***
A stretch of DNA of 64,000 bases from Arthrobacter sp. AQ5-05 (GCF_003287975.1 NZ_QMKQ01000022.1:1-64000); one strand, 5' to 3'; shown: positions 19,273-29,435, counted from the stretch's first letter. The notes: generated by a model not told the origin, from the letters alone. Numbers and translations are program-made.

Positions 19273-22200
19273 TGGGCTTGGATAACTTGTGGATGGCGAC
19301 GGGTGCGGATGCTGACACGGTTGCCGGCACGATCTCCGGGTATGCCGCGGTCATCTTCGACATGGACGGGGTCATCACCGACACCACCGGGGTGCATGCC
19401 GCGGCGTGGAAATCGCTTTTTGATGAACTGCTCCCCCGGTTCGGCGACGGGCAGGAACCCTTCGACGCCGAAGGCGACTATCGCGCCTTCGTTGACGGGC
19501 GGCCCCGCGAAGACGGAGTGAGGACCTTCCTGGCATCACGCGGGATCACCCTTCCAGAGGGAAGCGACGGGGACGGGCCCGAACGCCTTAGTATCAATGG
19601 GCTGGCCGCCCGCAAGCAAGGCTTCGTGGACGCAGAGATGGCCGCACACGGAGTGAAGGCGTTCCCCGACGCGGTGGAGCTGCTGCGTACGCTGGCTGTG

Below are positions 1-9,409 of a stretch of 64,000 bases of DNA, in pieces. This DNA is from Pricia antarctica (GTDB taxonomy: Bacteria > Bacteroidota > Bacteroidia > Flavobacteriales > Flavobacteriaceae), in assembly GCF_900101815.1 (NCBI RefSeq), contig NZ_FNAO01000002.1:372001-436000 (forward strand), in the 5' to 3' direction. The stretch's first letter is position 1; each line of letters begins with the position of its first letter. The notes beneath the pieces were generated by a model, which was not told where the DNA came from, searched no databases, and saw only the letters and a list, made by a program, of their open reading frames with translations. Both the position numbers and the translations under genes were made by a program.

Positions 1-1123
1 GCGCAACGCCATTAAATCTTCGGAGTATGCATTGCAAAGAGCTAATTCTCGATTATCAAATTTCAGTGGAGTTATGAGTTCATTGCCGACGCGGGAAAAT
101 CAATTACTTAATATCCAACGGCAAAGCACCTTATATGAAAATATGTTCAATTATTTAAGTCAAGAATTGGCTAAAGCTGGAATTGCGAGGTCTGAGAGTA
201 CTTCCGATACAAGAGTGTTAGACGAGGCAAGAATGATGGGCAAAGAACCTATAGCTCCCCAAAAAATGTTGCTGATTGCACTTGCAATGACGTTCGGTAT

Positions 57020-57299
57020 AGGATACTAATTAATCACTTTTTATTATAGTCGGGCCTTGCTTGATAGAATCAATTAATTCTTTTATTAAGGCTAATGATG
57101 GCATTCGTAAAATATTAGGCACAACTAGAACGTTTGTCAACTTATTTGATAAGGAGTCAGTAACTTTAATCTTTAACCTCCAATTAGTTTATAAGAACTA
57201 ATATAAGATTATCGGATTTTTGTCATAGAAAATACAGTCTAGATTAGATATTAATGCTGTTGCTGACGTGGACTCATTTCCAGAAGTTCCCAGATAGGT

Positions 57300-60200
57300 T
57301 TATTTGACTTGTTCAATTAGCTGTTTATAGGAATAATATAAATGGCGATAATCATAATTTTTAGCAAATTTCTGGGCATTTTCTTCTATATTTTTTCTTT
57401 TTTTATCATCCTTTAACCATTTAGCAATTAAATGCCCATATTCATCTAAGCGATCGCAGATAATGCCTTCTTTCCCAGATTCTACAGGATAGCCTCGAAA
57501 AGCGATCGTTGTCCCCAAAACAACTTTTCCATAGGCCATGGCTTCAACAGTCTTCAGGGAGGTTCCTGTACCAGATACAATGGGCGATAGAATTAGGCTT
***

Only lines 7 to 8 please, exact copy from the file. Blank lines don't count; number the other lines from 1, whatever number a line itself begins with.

19601 GCTGGCCGCCCGCAAGCAAGGCTTCGTGGACGCAGAGATGGCCGCACACGGAGTGAAGGCGTTCCCCGACGCGGTGGAGCTGCTGCGTACGCTGGCTGTG

Below are positions 1-9,409 of a stretch of 64,000 bases of DNA, in pieces. This DNA is from Pricia antarctica (GTDB taxonomy: Bacteria > Bacteroidota > Bacteroidia > Flavobacteriales > Flavobacteriaceae), in assembly GCF_900101815.1 (NCBI RefSeq), contig NZ_FNAO01000002.1:372001-436000 (forward strand), in the 5' to 3' direction. The stretch's first letter is position 1; each line of letters begins with the position of its first letter. The notes beneath the pieces were generated by a model, which was not told where the DNA came from, searched no databases, and saw only the letters and a list, made by a program, of their open reading frames with translations. Both the position numbers and the translations under genes were made by a program.